Assessing pronunciation gains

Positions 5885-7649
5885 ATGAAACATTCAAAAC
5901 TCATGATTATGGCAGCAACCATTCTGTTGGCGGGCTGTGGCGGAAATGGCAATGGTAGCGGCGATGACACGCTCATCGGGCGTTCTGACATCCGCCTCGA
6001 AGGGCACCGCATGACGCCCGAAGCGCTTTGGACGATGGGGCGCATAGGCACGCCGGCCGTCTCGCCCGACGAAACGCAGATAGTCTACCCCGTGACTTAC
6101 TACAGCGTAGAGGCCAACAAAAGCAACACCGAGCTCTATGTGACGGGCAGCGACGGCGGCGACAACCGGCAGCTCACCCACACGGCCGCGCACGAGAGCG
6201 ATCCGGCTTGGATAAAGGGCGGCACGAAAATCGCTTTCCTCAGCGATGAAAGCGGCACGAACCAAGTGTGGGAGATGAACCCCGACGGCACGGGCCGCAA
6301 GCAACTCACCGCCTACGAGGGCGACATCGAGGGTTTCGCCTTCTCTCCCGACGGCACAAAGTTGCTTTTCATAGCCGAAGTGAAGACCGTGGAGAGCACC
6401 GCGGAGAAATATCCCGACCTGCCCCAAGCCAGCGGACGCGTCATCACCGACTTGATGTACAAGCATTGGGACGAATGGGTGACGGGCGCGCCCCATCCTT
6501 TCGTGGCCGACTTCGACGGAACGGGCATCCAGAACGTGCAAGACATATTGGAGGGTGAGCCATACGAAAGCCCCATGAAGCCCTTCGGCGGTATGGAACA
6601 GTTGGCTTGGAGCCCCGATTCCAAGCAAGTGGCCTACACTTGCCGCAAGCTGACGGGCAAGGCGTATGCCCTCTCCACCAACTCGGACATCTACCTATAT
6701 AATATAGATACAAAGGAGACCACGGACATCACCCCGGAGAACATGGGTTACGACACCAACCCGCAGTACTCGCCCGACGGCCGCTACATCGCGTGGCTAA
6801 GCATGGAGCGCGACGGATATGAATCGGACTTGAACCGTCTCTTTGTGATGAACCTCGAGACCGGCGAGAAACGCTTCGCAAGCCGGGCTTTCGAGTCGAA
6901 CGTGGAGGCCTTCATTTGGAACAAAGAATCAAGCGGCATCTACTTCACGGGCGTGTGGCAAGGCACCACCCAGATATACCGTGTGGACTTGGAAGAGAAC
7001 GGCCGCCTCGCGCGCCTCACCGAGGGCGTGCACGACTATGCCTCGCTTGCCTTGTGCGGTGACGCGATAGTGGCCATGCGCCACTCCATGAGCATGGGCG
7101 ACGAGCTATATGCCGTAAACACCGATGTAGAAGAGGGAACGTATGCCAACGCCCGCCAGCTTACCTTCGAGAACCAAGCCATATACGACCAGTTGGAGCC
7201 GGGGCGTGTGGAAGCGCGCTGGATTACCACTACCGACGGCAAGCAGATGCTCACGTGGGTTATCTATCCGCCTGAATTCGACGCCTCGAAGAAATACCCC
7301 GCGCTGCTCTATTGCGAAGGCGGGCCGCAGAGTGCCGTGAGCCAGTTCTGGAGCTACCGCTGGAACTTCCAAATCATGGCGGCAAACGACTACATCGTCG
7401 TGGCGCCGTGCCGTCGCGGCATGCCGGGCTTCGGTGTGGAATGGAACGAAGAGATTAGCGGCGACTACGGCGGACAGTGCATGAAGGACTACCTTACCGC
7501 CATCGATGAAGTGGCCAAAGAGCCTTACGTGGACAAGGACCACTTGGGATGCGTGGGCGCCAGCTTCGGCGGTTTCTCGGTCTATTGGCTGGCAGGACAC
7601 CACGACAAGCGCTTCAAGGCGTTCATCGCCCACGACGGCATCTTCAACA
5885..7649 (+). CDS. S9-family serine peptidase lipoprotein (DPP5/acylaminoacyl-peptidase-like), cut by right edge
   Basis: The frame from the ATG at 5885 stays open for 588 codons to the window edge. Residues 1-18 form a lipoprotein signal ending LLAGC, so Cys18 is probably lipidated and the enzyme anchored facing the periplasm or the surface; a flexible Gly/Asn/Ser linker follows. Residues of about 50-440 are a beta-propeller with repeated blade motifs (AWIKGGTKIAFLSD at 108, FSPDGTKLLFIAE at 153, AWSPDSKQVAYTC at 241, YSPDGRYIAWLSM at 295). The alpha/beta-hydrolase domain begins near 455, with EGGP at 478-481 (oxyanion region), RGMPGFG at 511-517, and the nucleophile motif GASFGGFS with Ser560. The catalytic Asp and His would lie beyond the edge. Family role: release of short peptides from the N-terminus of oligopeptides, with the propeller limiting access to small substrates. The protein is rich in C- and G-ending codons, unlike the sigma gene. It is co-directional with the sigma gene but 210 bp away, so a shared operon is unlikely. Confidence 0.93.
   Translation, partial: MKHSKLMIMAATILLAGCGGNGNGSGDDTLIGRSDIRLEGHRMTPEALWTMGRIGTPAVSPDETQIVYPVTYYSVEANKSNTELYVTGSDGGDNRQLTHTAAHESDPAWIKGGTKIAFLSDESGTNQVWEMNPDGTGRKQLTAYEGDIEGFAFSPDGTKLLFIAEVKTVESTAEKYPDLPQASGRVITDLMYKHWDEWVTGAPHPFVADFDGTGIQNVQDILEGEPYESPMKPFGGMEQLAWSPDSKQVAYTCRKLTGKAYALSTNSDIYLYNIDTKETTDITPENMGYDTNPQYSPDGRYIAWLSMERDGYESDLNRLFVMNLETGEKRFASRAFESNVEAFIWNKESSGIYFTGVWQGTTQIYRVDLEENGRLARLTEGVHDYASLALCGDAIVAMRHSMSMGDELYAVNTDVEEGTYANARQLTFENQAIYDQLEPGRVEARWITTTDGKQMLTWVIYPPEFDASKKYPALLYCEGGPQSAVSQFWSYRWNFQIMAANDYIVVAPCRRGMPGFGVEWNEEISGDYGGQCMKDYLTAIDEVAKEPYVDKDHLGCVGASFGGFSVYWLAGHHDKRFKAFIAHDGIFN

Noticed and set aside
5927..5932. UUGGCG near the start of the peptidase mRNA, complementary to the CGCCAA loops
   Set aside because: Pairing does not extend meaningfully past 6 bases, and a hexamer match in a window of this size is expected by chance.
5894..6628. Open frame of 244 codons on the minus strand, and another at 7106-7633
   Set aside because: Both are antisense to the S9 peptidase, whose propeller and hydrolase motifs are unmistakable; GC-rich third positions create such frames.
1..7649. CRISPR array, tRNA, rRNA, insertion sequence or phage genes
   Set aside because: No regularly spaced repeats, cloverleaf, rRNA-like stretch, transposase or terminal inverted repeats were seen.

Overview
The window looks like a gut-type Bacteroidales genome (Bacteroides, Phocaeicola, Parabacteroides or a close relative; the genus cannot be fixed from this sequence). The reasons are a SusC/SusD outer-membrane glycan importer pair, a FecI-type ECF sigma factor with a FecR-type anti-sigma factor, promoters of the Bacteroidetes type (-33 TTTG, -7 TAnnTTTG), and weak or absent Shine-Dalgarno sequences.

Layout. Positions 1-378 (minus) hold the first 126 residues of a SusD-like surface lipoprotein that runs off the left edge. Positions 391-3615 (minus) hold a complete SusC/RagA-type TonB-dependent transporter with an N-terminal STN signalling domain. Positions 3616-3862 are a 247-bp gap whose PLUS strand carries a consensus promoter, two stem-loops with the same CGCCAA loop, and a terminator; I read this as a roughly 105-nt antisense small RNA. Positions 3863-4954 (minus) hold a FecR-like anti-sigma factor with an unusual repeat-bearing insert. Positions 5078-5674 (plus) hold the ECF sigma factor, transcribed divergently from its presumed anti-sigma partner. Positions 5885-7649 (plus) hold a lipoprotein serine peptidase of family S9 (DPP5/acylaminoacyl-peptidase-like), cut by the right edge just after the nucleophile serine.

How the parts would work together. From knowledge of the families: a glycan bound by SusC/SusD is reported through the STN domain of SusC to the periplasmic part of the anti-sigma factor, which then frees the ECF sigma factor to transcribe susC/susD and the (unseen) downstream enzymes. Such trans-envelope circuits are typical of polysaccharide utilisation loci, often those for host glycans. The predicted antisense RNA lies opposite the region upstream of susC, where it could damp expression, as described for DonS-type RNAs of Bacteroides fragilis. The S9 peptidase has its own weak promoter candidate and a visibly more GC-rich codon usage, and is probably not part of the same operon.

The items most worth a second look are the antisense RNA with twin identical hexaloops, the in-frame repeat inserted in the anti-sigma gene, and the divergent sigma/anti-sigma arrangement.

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The objective of the research project was to explore methods of assessing improvement in pronunciation, at the phonemic and prosodic levels, of advanced learners of English as a second language. Of particular interest to the researcher was the question of whether gains could be observed in the rhythm and intonation of the spoken English of young adult Vietnamese. Further, the project was concerned with the issue of whether learners may have different rates of development at the phonemic and prosodic levels. The hypothesis is that students whose rhythm and intonation more closely approximates that of spoken English will have less difficulty making themselves understood compared to students who make similar errors with individual sounds but whose speech is characterised by staccato rhythm and problems in stress and pitch. The subjects of the study were twelve senior high school students who had been in Australia for between one to eight years and whose first language is Vietnamese. The students were participating in a Pronunciation Program held at a large comprehensive suburban school for fifteen minutes, four mornings per week. The research data consists of seven oral assessment tasks which were administered and tape recorded at regular intervals over a nine month period, between February and October in 1993. The assessment included prepared and impromptu speaking, reading, role play and listening tasks as well as a reading test which was administered in March and repeated in October. The study found that students' performance improved from between 10% - 40% in the assessment tasks. Three of the students were found to rate better in terms of their control of rhythm and intonation than in their pronunciation of phonemes. However, for the majority of the twelve students these two aspects of spoken English seemed to be developing at a fairly even rate. The project concludes that aspects of pronunciation such as rhythm and intonation can best be assessed using authentic, interactive tasks as opposed to structured reading activities and prepared talks. The project's method of assessing pronunciation gains using a 5-point scale for the key areas of phonemes, word and sentence stress and tone is recommended for use by teachers, and by students for self-assessment.
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